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The Story of my Campaign: The Civil War Memoir of Captain Francis T. Moore, Second Illinois Cavalryby Bahde, Thomas (ed.)
Publisher: Northern Illinois University Press
Retail Price: $35.00
Issue: Summer 2012
Remembering the Experience from the Ground Up
In the vast literature concerning the American Civil War, there are hundreds of books to be found that are the memoirs of combatants on both sides. Hundreds more are comprised of letters and diaries composed during the conflict by those who gave service to their respective sides. Each genre has its merits for those who seek a better understanding of our nation’s bloodiest military encounter. Diaries and letters from the war have a powerful impact from their recording immediate impressions, for example, while memoirs allowed the authors to put the chaotic events in which they participated into perspective. It should also be noted that both genres have significant drawbacks. A soldier hastily scribbling a letter to reassure his parents that he survived a battle had no chance to fact check, while in composing memoirs the passage of time often played tricks with the memories of veterans. In most instances, then, those interested in reading personal accounts left by Johnny Reb and Billy Yank must settle for a story that is at best incomplete.
An exception to this rule, however, comes in the form of The Story of My Campaign: The Civil War Memoir of Captain Francis T. Moore, Second Illinois Cavalry. During his four years of military service, Moore kept a diary and wrote letters to his family back in Quincy, Illinois. Years after the war, Moore used his writings to create a detailed account of his life during the conflict. He also included sketches that he had made while in the service. His memoir eventually made its way into the archives at San Diego State University, where historian Thomas Bahde discovered it. Recognizing its value, Bahde edited the work, and has provided the reader with a fascinating book that embodies the best of both worlds offered by personal accounts of the American Civil War.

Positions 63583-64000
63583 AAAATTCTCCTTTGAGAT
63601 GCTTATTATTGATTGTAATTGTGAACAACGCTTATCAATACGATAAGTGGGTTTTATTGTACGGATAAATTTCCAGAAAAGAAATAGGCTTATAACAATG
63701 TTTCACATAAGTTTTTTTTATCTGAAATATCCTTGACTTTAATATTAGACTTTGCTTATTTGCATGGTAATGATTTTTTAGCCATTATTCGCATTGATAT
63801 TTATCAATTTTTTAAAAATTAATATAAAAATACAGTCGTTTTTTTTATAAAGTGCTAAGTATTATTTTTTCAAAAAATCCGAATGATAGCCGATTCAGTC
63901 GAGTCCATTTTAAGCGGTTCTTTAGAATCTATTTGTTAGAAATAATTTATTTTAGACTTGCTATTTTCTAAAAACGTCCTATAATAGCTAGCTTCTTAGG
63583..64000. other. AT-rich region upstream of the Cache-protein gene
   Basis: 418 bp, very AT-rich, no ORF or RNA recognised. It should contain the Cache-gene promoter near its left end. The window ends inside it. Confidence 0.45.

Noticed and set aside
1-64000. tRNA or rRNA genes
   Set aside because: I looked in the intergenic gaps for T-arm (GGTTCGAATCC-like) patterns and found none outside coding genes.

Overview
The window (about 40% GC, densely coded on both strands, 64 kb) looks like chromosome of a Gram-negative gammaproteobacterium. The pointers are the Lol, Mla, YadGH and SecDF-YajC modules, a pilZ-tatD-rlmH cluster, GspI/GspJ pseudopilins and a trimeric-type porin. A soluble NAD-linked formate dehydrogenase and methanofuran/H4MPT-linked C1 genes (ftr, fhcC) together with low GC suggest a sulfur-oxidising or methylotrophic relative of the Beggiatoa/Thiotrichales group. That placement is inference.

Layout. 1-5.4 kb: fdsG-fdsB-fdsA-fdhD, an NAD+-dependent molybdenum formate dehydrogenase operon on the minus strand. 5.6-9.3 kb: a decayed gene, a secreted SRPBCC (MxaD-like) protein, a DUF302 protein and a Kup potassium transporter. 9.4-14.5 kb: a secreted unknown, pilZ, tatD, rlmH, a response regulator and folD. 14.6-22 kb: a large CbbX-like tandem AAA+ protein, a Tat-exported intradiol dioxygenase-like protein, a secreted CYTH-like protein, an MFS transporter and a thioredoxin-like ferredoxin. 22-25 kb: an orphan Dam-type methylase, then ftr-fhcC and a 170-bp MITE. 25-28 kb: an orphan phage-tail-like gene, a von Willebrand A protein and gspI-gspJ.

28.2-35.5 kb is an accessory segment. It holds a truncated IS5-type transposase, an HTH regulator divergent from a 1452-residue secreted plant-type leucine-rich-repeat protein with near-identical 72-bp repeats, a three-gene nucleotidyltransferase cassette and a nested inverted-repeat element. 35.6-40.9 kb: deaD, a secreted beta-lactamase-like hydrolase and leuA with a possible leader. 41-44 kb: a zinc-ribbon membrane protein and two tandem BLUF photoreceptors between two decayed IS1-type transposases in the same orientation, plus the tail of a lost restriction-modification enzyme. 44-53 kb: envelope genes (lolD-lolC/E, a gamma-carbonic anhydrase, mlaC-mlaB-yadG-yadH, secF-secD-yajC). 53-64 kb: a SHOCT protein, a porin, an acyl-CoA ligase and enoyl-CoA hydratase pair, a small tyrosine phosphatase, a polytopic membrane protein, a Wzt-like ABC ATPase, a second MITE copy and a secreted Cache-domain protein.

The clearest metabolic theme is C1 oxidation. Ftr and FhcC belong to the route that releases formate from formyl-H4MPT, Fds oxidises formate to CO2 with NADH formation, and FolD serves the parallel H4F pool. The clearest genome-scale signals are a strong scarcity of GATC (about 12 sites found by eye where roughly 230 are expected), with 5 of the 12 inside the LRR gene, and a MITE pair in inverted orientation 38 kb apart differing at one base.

Bahde begins his work with a foreword provided by the noted American Civil War historian Michael Fellman. This was an inspired choice, as Fellman’s work on the guerrilla war in Missouri covered the type of campaign that the Second Illinois Cavalry frequently participated in. He is therefore well qualified to briefly introduce Francis T. Moore to the reader, and give his thoughts on what the memoir can do for our understanding of the conflict. Bahde follows with an introduction of his own that amplifies the message conveyed by Fellman. In the introduction, Bahde discusses how writing a memoir allowed an American Civil War veteran to not simply recount the past, but to make sense of it as well. He notes the minor editorial and stylistic changes that he has made, and then allows Moore to tell his story.
Francis T. Moore, like thousands of other young men, volunteered his services to the Union in the first year of the American Civil War. Rather than rush to enlist after the firing on Ft. Sumter, however, Moore bided his time, waiting for the call to form an Illinois cavalry regiment. He based this decision on both his pre-war militia service in a cavalry unit and his belief that his physical condition would not stand up to the demands placed on an infantryman. His hopes were rewarded when in July of 1861 he learned that a company of cavalry was to be raised in his home town of Quincy. He volunteered, and in August of 1861 was mustered into service.
Strikingly absent from the account of his enlistment is any serious discussion of what Moore thought the war was about. To him, the war seemingly was simply about retribution for the decision by the Confederates to fire on the American flag at Ft. Sumter. Moreover, unlike many Union veterans, Moore spends little time discussing either the righteousness of the cause he was fighting for or criticizing the motivation of his enemies. Moore, for example, states on page 99 that he “took up arms to put down rebellion,” and then declines the opportunity to develop that assertion in greater depth. This reticence to discuss any overarching themes connected to the conflict continues throughout his memoir. Perhaps this was indeed the view of the conflict held by Moore, or it could reflect a belief that an over-sentimentalizing of the American Civil War would lessen the authenticity of the story he was relating.